Sudanese government envoys and rebel leaders from the western province of Darfur have formally opened peace talks in Nigeria's capital, Abuja.
Members of the Sudanese government along with negotiators from the two main rebel groups in Darfur are meeting in the Nigerian capital to work out a peace agreement to end almost two years of fighting between the pro-government Arab janjaweed militia and rebel groups operating in the province.
Three weeks of talks held last month in Abuja ended in failure.
The United Nations estimates the fighting in Darfur has claimed tens of thousands of lives and caused more than a million people to flee their homes.
The new round of talks is complicated by the emergence of two new rebel movements in the Darfur region. Although little information is currently available about the new groups, there is widespread concern because they are not part of a ceasefire agreement the government and the Sudanese Liberation Army and the Justice and Equality Movement signed earlier this year.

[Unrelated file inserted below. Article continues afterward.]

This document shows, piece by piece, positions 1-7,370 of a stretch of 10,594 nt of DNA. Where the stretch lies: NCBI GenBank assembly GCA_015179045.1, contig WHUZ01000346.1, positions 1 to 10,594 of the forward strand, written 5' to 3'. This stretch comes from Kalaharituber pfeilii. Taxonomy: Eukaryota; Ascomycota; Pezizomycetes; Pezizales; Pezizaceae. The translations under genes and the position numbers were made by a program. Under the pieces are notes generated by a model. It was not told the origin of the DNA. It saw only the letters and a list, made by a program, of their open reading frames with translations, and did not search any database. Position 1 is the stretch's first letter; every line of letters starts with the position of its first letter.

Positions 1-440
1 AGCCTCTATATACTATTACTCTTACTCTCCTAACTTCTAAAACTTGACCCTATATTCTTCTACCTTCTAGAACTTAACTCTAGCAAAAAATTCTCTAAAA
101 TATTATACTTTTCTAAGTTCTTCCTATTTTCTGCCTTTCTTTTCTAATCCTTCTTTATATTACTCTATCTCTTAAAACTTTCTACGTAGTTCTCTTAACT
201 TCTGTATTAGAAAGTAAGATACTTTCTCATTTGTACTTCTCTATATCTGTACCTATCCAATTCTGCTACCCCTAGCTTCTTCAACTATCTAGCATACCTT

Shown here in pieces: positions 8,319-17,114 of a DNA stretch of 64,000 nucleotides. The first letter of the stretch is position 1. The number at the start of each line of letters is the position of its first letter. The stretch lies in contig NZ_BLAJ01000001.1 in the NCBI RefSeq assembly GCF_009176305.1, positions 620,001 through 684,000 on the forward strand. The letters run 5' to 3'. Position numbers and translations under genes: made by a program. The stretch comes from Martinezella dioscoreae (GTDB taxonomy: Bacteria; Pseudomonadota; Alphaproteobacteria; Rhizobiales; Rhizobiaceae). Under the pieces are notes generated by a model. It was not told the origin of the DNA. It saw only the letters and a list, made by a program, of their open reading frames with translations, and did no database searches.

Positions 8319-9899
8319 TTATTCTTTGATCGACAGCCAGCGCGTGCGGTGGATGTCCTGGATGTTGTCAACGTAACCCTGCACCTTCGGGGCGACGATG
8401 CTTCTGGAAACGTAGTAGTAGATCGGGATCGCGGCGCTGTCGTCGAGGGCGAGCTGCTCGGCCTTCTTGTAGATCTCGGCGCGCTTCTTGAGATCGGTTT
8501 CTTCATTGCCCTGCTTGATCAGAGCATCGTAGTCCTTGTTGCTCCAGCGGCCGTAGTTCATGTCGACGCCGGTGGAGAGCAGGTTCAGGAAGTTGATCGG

African Union troops are on the ground in western Sudan to monitor the ceasefire and assist in getting aid to civilians. The Nigerian commander in charge of the AU troops in Darfur, Major General Festus Okonkwo, says one of the new rebel groups is a breakaway faction of the Justice and Equality Movement, but is believed to be working with the government in Khartoum.
Currently there are fewer than 500 AU troops in Sudan, but the number is expected to grow to more than three thousand by the end of the year.
The U.N. Security Council has threatened to impose sanctions against the Sudanese government if the situation in Darfur does not improve. There will be a special meeting of the Security Council in the Kenyan capital Nairobi next month to discuss the crisis.